Northern Ireland news

Jim Fitzpatrick: Lawyer, businessman, newspaper proprietor and dedicated family man

Irish News chairman Jim Fitzpatrick has left an indelible imprint on both this newspaper and the wider community which it serves. Historian and friend Dr Éamon Phoenix looks back on a remarkable life

The passing of Mr Jim Fitzpatrick at the age of 92 marks the end of an era in the history of The Irish News, in which he took an active interest for over half a century. He was by turn a director, a journalist, chairman and managing editor of this newspaper.

James J (Jim) Fitzpatrick was born in Belfast in 1929, the son of James F Fitzpatrick, a prominent Co Down solicitor, and Ann Boylan, a schoolteacher who hailed from Ballybay in Co Monaghan.

The Fitzpatrick family were rooted in the nationalist heartland of east Down where they had owned The Buck’s Head public house near Loughinisland since the eighteenth century. A Fitzpatrick ancestor was the inn-keeper there in the stirring days of the 1798 Rebellion when the ill-fated patriot Thomas Russell (‘The Man From God Knows Where’) had organised the United Irishmen in the district.

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Mr Fitzpatrick grew up in a happy, middle-class home which was at once strictly Catholic and deeply embedded in the northern nationalist tradition. There were eight children in all – Jim, Peter, Frank, Anne, Dympna, Mary, Vincent and James Sexton (a first cousin whose mother had died and who was reared with the family).

Mr Fitzpatrick’s father, James F Fitzpatrick, had studied law in Dublin during the War of Independence and often told his son how he had been present in Croke Park on Bloody Sunday in November 1920 when the Black and Tans had fired into the crowd, killing 12 people. He had also attended the Treaty debates in Dáil Éireann which preceded the Irish Civil War in 1922.

Picture by Bobbie Hanvey/John J Burns Library

The late chairman grew up in Belfast where his father had established a legal practice. However, following the Belfast Blitz of 1941, his father relocated the family in Loughinisland.

By the late 1930s James Snr had become a director of The Irish News, then controlled by the McSparran family from the Glens of Antrim.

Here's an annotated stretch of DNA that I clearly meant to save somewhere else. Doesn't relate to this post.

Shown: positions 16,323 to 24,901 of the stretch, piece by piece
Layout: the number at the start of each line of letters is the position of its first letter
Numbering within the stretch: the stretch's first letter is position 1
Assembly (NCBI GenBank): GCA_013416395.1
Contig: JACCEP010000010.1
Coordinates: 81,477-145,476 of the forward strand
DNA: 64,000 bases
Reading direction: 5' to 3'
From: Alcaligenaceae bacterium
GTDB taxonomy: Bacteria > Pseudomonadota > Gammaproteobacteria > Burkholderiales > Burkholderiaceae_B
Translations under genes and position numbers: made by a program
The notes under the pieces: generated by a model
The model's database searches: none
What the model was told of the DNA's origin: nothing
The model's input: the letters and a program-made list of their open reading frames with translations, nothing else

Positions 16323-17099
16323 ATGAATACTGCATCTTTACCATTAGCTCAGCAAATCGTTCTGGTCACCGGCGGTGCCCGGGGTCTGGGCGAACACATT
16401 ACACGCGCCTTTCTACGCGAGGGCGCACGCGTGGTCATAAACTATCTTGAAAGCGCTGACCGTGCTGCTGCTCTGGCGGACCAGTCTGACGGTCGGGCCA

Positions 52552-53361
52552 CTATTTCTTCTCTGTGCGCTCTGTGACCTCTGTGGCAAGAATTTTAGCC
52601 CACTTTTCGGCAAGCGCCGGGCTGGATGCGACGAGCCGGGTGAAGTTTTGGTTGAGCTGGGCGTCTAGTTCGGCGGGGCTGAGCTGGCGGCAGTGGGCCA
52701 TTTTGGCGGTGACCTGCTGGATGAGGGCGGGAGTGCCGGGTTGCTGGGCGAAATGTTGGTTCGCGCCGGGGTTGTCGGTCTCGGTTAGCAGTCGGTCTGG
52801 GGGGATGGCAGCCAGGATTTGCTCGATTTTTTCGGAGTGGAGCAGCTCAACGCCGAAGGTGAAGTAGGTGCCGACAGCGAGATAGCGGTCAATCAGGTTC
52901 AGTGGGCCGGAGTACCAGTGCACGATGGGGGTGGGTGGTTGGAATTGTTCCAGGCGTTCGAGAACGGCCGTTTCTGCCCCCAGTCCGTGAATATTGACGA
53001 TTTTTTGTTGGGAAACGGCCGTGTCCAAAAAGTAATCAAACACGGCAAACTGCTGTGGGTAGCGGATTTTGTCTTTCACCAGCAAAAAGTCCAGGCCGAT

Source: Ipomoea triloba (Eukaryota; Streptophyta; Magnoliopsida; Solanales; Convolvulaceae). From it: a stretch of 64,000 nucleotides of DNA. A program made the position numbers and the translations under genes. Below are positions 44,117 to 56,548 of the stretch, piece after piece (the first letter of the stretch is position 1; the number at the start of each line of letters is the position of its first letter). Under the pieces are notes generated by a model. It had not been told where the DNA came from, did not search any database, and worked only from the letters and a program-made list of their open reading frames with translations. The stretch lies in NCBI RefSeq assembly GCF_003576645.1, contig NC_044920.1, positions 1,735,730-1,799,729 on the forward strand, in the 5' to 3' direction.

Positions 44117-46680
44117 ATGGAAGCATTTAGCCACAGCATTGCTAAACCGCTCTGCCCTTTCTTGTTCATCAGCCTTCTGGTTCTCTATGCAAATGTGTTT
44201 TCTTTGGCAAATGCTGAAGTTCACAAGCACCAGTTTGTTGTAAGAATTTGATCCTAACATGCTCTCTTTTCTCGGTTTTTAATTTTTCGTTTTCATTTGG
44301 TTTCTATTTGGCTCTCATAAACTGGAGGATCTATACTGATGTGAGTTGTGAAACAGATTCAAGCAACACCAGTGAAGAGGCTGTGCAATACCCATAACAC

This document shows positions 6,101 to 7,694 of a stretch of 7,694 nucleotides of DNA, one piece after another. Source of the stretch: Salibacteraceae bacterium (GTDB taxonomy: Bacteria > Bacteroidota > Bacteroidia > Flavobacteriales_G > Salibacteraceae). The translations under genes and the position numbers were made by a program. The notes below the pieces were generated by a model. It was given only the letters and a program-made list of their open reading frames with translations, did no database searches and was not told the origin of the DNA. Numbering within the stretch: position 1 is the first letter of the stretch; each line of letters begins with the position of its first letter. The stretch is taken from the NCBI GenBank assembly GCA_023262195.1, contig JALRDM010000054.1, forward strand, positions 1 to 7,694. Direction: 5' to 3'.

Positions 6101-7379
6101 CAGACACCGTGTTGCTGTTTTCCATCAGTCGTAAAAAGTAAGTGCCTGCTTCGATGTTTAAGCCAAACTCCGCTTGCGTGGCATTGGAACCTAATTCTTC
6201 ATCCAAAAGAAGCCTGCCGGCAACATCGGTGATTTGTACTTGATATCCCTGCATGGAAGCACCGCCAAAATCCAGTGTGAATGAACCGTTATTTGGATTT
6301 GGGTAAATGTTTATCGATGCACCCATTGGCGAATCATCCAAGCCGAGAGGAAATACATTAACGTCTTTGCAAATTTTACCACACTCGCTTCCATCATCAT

The Irish News – traditionally the voice of the old Home Rule movement and constitutional nationalism – was then a very successful paper under the modernising influence of its new editor, Sidney Redwood.

It was during the war years that Jim and his brothers were sent to Limerick to be educated at St Clement’s College, a boarding school run by the Redemptorist Order. Jim would spend much of his formative years in the south, first in Limerick where he felt a calling to the Redemptorist priesthood and, later, in Galway where he took his BA degree in the early 1950s.

Jim Fitzpatrick with former Deputy First Minister Martin McGuinness and editor Noel Doran at the Irish News Ulster All Stars in Armagh City Hotel in 2016. Picture by Declan Roughan

By the age of 22 Jim decided that the priesthood was not for him. Returning north, he qualified as a solicitor and began to practise civil law in the family firm in College Square North.

It was at this point that he met Alice Murphy, an attractive young teacher from Anahorish, Co Derry. They married in 1957 and would have eight children.

While a busy solicitor in the 1960s, the late Mr Fitzpatrick was deeply aware of the changes and challenges in Northern Ireland society where the 38 per cent Catholic minority were benefiting from post-war welfare reforms but were still excluded from jobs and housing by the Unionist regime.

His father had played a leading role in the post-war Anti-Partition League. However, Jim’s experience of political change in both parts of Ireland drew him into the febrile debate within northern nationalism in the sixties.

Irish News Chairman Jim Fitzpatrick pictured at the Irish News All Star GAA awards with John Hume and GAA President Sean Kelly. Pic: Hugh Russell

He became aware of the refreshing views of a dynamic young Derry schoolteacher called John Hume and shared his outlook that nationalists should abandon sterile abstentionism from Stormont and play a constructive role in seeking political and social reforms.